In the Library: Wherever There’s a Fight, How Runaway Slaves, Suffragists, Immigrants, Strikers, and Poets Shaped Civil Liberties in California


Tuesday, May 19, 2020 6:00PM

In the Library: Wherever There’s a Fight, How Runaway Slaves, Suffragists, Immigrants, Strikers, and Poets Shaped Civil Liberties in California





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In the Library: Wherever There’s a Fight, How Runaway Slaves, Suffragists, Immigrants, Strikers, and Poets Shaped Civil Liberties in California


Where: California Historical Society Headquarters, 678 Mission Street, San Francisco, CA 94105

Cost: $15 General Admission, $10 for CHS Members.

Join CHS and Elaine Elinson and Stan Yogi, authors of Wherever There’s a Fight: How Runaway Slaves, Suffragists, Immigrants, Strikers and Poets Shaped Civil Liberties in California, as they discuss and present treasures – some dating back to the first decades of California statehood – that reveal the courage of many women and men who fought for the rights we enjoy today. While writing their book, they utilized ACLU-NC archives, which are housed at the California Historical Society, and include invaluable records about Japanese American incarceration during World War II, McCarthy-era loyalty oaths, and challenges to racial segregation in housing, education and jobs. Other documents used include records of civil rights struggles that long preceded the 1934 founding of the ACLU of Northern California.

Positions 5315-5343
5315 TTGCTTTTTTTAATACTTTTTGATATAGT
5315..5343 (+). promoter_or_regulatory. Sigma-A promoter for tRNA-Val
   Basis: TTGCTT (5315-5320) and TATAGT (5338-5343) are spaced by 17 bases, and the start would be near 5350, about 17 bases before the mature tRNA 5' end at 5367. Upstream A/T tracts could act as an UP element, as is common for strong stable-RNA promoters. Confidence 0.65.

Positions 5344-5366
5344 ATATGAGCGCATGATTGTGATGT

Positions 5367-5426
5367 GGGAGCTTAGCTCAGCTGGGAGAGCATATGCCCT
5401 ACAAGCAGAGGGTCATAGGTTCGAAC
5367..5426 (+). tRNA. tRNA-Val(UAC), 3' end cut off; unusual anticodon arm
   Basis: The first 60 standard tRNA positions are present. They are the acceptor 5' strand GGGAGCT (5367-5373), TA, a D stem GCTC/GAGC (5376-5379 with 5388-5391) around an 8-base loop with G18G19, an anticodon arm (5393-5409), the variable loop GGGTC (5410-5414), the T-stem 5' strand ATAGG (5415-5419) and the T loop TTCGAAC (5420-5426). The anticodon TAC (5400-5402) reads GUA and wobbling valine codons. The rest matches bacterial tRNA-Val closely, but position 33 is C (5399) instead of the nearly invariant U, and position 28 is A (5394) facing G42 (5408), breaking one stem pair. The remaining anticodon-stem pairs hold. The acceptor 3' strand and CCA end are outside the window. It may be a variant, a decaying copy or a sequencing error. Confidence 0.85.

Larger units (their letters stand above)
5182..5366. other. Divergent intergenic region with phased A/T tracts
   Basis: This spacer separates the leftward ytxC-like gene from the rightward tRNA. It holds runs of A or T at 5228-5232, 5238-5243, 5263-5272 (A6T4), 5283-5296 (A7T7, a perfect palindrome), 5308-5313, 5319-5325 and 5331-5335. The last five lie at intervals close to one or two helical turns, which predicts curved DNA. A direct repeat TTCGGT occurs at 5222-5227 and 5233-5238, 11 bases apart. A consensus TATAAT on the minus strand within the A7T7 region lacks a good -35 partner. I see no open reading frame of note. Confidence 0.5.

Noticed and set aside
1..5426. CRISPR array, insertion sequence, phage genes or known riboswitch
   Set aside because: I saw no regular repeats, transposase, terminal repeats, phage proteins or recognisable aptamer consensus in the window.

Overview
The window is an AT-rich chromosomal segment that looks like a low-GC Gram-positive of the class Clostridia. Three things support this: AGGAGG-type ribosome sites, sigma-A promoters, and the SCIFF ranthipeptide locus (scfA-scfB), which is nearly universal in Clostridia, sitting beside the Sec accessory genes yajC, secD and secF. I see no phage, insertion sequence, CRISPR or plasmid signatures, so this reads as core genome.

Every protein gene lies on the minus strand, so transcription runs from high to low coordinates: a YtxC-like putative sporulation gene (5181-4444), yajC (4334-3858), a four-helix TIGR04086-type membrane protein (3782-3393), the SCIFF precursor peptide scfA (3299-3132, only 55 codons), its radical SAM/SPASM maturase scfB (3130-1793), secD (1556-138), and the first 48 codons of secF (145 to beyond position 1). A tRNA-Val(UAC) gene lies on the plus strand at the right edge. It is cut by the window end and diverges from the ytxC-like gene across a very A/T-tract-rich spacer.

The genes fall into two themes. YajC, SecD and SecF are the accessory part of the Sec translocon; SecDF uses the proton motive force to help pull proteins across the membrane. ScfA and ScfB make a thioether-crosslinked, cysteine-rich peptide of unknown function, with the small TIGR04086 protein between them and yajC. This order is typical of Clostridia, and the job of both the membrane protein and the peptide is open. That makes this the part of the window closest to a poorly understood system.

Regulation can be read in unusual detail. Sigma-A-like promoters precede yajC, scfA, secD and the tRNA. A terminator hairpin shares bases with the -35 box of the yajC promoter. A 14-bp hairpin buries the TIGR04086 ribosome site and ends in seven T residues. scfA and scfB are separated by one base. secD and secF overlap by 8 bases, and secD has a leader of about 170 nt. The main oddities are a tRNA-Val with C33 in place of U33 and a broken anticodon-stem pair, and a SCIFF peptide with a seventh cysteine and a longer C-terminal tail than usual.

About the Speakers:

Elaine Elinson served two decades as the communications director of the American Civil Liberties Union of Northern California, and is currently a researcher/writer for the National Park Service on civil rights history. Her articles and book reviews have appeared in the Los Angeles Review of Books, San Francisco Chronicle, Truthdig.com, The Nation, Woman’s Day and other publications. She currently serves on the boards of Yerba Buena Gardens Festival and Mesa Refuge Writing Residency. A former journalist in Southeast Asia, her first book, Development Debacle: the World Bank in the Philippines was banned by the Marcos regime.

Stan Yogi is co-author, with Laura Atkins, of the award-winning biography for young readers, Fred Korematsu Speaks Up. He is the co-editor of two books, Highway 99: A Literary Journey Through California’s Great Central Valley and Asian American Literature: An Annotated Bibliography. His essays have appeared in the San Francisco Chronicle, Los Angeles Daily Journal and academic journals and anthologies. He managed development programs for the ACLU of Northern California for fourteen years. He is currently researching a book on progressive Christianity.

Image Citation: (L to R) Lillian Harris Coffin, Mrs. Theodore Pinther, Jr. and Mrs. Theodore Pinther, Sr. leading a march of the California Equal Suffrage Association in Oakland 1908 August 27; General Subjects Photography Collection; California Historical Society; CHS2010.222